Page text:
At first, Ukrainians used their smartphones to warn others of air raid alerts.
Now they have changed course, instead using a suite of apps to track Russian missiles heading towards their country.
Since the start of the war, Russia has attacked Ukraine’s power grid with more than 1,000 missiles. The country’s electricity grid has now been reduced by up to 50%, according to government officials.
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But, speaking in the latest episode of the Sky News Ukraine War Diaries podcast, Kyiv resident Ilyas Verdiev explains why internet connectivity is now sometimes even more coveted than light and heat for beleaguered residents.
“I had a breakdown a week and a half ago, I had no electricity,” he explains. “But the most important thing is that I didn’t have a stable internet connection.
“It means that I haven’t got the information from the different sources on the current situation.
“Telegram is essentially instant messaging [app] where you can publish any type of information on different “channels”. I have a few chains.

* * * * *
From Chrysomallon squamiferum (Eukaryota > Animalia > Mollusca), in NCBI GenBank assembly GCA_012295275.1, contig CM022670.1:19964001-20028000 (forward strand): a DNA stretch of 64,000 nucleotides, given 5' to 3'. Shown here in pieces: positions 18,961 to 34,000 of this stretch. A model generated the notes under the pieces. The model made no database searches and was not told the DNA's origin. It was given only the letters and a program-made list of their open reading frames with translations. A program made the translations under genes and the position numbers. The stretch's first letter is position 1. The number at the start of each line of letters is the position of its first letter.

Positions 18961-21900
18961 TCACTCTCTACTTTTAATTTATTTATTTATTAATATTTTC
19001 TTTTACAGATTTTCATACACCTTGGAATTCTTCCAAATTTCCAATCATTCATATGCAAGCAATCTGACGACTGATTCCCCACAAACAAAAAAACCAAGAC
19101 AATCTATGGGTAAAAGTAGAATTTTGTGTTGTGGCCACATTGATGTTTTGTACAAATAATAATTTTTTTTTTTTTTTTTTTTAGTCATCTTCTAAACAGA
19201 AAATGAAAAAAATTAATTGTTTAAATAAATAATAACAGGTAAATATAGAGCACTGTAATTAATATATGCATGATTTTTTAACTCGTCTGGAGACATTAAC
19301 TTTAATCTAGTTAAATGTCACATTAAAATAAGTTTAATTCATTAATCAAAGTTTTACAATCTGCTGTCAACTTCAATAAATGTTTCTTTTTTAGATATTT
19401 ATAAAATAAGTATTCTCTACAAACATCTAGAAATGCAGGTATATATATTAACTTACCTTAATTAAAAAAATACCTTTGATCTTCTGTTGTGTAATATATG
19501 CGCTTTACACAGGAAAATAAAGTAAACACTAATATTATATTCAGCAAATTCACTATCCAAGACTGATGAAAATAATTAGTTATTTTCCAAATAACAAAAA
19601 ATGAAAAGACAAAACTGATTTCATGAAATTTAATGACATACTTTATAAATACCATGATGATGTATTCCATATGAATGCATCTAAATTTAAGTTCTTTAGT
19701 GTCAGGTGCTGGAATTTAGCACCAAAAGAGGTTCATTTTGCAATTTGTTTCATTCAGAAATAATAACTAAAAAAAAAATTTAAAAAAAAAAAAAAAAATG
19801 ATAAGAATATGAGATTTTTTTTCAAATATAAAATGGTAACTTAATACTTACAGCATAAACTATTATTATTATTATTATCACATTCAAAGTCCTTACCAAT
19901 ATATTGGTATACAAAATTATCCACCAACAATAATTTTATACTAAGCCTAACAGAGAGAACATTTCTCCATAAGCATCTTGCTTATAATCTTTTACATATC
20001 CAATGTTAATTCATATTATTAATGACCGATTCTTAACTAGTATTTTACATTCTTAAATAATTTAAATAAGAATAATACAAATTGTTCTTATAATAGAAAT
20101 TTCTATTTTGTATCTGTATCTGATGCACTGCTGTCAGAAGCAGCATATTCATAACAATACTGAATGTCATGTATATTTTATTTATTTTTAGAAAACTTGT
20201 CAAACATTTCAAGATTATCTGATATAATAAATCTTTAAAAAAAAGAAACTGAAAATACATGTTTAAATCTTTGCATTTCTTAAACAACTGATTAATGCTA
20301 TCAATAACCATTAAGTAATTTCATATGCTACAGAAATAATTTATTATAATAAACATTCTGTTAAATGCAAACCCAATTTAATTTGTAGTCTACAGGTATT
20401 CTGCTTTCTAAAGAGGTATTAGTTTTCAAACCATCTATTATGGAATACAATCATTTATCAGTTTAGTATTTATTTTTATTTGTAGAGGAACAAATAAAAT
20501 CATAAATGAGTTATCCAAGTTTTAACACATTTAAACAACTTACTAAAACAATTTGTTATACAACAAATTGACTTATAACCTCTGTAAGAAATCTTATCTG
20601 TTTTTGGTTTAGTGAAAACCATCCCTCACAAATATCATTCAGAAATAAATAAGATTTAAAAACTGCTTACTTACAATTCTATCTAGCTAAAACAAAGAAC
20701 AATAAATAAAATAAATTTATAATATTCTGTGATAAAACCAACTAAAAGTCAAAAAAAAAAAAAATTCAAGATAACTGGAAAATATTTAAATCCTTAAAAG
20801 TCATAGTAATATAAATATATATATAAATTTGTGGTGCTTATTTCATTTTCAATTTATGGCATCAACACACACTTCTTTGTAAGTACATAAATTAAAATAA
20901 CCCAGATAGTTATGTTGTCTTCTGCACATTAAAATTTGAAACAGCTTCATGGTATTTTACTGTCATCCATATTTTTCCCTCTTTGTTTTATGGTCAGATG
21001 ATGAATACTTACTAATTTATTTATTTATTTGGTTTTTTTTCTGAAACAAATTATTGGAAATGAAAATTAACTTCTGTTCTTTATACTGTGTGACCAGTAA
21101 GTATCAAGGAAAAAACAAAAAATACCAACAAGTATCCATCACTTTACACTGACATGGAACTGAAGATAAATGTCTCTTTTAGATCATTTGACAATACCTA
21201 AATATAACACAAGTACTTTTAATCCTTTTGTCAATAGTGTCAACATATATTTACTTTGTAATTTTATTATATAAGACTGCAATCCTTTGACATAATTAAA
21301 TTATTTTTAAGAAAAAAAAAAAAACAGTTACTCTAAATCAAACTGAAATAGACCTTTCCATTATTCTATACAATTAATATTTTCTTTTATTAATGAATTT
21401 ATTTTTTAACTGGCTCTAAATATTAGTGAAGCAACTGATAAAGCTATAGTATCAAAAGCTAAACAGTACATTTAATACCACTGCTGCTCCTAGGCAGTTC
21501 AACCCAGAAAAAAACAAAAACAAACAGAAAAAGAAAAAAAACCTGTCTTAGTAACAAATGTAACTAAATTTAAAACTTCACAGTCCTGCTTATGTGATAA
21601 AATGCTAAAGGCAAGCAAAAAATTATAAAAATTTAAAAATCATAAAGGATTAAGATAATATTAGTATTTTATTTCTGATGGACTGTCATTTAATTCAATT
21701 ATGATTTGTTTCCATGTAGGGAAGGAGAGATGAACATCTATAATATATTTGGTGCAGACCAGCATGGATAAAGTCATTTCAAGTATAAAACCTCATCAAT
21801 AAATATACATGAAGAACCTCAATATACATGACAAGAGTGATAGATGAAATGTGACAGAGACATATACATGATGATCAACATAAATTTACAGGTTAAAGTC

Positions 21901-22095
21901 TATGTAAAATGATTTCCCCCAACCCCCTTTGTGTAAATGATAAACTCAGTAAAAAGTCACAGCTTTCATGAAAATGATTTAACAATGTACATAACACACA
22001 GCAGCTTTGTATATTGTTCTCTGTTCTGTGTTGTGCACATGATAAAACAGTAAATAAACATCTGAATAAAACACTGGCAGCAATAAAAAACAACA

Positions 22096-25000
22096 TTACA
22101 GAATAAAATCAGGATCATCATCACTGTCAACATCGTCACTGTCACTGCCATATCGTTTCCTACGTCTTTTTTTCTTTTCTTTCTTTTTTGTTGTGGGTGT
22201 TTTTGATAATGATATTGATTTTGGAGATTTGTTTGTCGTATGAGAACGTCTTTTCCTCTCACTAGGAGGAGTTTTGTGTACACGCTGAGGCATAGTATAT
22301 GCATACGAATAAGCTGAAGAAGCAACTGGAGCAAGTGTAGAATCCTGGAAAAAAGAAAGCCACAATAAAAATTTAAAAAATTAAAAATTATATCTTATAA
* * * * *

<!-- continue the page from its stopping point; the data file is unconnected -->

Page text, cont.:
“One of them gives you information on how and when the Russian air force is moving, if they are bringing in the missiles, if the missiles have been launched. They can even show pilot interceptions on the Russian side.“
On December 5, Russia attacked kyiv with a new barrage of missiles. Ilyas, like many Kyiv residents, used apps to track the attack from its inception to its eventual execution.
“Today [5 December] they have warned in advance that this air raid is dangerous and there is a massive takeoff of their planes carrying the missiles,” continues Ilyas.
“The other app is the air raid map. It’s a map of Ukraine and each region turns red when the air raid is on in that particular region. We had an air raid from the east of Ukraine.And gradually all regions from east to west to north and south, everything was turning red…if an air raid develops and covers most regions of the map, I will start packing my stuff.. . and I will prepare to leave in the basement. Sooner or later he will come to Kiev.
“Simultaneously, you can hear the real siren outside your apartment, and at the same time you have a notification that sounds exactly like a siren on your mobile.
“I can actually make plans – how to act, what to do, where to go. I can tell my parents ahead of time – they have to be ready to go down the hall or somewhere safer.”
From the makers of Sky News’ award-winning StoryCast, Ukraine War Diaries is a weekly podcast that follows those living on Europe’s new frontline and those who have escaped it.
Producer: Robert Mulhern
Digital Promotion and Additional Writing: David Chipakupaku